A Case For Keeping Space and Air

In the late 1890’s, Professor Edward Odlum stood at the site of Woodland Park. He must have caught his breath at least once as he stood among tree stumps and pulled in the smell of lumber, mountain air, ocean and the season. At that moment, in that place he said, “Oh, but this is a grand view!” The historic preservation of that moment has become the heritage of this place where we live. In a later political move, the name of this place was changed to Grandview-Woodland. But the woodlands had long since been desecrated and nearly forgotten.

In a recent article, developer Daniel Boffo was quoted as saying that the 12-15 storeys above ground at Commercial Drive and Venables is “not being used. Is nothing but air.” I had such a strong response to his comment. I knew that our community was being misperceived and dismissed as inconsequential. That was some weeks ago. I can’t shake the dissonance that wells up in me when I consider his sentiment.

At the northernmost tip of the diversion at Commercial and Adanac Street, there is a stand of trees, sort of grubby trees, but they provide good shade and some shelter from the gentler rains that fall on us. At the base of one of those old trees, a rose bush has made a home for some years. As rose bushes go, it’s rather pitiful. It’s leggy and doesn’t leaf much. But it does send up mighty, tremendous branches that reach the top of the tree. And there, each late spring, giant pink roses appear in the treetop, grinning up at the sun. They appear to have some claim to be there. They do not fail.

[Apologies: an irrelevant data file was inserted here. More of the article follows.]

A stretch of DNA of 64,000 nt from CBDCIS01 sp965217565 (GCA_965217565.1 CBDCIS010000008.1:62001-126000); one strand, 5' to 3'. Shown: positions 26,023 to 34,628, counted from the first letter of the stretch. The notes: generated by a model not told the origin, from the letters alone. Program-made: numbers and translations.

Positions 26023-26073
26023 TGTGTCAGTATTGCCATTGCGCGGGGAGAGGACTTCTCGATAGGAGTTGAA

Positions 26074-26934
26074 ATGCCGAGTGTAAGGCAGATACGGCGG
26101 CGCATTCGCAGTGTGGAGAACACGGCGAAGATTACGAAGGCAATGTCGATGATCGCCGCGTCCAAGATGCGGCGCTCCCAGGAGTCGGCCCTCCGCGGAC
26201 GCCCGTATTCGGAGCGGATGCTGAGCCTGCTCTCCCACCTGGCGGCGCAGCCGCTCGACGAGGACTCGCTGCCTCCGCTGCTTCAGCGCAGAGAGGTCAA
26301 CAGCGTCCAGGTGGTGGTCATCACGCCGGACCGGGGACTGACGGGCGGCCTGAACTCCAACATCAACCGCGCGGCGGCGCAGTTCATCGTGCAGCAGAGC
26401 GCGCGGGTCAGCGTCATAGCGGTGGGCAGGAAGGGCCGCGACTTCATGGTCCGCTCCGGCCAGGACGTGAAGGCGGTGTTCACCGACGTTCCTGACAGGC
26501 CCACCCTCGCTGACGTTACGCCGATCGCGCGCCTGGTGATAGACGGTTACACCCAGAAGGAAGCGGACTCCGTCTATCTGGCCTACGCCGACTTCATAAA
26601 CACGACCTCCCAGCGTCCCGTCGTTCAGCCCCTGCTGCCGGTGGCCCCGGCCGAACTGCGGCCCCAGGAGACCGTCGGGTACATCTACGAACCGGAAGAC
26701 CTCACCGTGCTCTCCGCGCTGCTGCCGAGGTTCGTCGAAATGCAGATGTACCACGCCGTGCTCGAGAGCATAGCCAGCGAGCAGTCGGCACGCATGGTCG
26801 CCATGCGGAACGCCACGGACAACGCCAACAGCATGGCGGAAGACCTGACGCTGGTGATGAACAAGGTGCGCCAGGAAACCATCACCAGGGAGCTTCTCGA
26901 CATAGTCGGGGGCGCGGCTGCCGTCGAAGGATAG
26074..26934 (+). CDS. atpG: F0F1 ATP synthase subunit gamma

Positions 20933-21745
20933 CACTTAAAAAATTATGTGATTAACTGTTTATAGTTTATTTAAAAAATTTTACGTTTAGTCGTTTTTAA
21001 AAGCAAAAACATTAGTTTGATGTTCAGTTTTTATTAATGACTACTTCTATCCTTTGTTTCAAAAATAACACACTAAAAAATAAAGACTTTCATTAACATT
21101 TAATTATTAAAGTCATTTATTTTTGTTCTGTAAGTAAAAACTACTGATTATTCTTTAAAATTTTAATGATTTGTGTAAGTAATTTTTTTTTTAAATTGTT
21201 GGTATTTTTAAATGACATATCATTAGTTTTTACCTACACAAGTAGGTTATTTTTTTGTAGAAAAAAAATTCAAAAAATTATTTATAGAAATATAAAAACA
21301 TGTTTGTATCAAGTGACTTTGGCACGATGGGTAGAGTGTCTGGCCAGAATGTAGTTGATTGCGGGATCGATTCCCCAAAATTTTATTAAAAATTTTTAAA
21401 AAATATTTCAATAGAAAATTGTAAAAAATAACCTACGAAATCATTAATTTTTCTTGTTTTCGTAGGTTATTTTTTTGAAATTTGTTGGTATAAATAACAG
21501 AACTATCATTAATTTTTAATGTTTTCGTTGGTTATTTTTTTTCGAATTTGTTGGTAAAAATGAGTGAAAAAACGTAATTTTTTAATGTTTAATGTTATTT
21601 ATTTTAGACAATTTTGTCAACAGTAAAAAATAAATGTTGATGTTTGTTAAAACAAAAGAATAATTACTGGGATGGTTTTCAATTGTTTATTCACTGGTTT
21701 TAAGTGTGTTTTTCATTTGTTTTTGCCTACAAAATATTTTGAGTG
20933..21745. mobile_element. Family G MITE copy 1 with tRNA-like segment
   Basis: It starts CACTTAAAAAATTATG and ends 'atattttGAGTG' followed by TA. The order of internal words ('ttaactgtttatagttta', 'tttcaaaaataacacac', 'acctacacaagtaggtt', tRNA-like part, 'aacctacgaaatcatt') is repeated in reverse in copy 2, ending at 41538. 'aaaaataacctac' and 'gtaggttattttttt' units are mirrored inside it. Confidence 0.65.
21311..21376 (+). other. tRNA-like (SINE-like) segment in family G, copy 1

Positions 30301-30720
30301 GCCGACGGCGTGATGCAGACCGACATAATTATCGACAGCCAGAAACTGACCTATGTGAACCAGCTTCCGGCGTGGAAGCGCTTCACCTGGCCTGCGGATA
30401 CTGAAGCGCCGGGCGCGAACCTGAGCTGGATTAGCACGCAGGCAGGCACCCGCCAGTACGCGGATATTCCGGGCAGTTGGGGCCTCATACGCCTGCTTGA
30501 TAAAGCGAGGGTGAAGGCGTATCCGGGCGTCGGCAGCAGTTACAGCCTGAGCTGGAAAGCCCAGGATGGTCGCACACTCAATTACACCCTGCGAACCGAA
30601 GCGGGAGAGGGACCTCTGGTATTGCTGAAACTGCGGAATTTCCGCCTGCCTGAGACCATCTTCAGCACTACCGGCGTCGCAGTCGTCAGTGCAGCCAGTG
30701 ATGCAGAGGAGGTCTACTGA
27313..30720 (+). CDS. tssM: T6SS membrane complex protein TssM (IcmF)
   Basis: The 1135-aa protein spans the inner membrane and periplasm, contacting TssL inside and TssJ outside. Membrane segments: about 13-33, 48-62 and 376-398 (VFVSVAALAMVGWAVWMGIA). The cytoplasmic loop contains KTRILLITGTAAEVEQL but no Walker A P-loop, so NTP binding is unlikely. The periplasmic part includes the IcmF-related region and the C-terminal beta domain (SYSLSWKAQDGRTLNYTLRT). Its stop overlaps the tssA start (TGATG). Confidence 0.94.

If I, or anyone, is standing at that same place at the right time of early evening, we can see the rooks gather and convene their parliament for the trip back to Burnaby.   They do that, and they permit us to watch. Every evening.

At that intersection, cool breezes come down the slopes on the North Shore, across the inlet and along Commercial Drive. That air and the path it travels cools us on summer days that can be too hot. We can see The Sisters/Lions from there. We watch for snow on the mountains, see if fog is rolling in or out; we can feel the seasons change. And later we witness the baring of trees and nests in their branches. The smells of fresh-baked bread and coffee roasting are carried through that air.

This is to tell you that the space, the empty air above Astorino’s and the diversion, is occupied. It is being used. It is more than air. It is an extraordinary inheritance. It is the gateway to the grand view and I believe we have a right to speak for it. It is purpose built. We speak to preserve it as an integral part of our heritage.

— This is a Guest Editorial from A Woman of A Certain Age

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One comment

  1. Thank you so much, for your eloquence in describing the confluence of life in what was portrayed as unused air.

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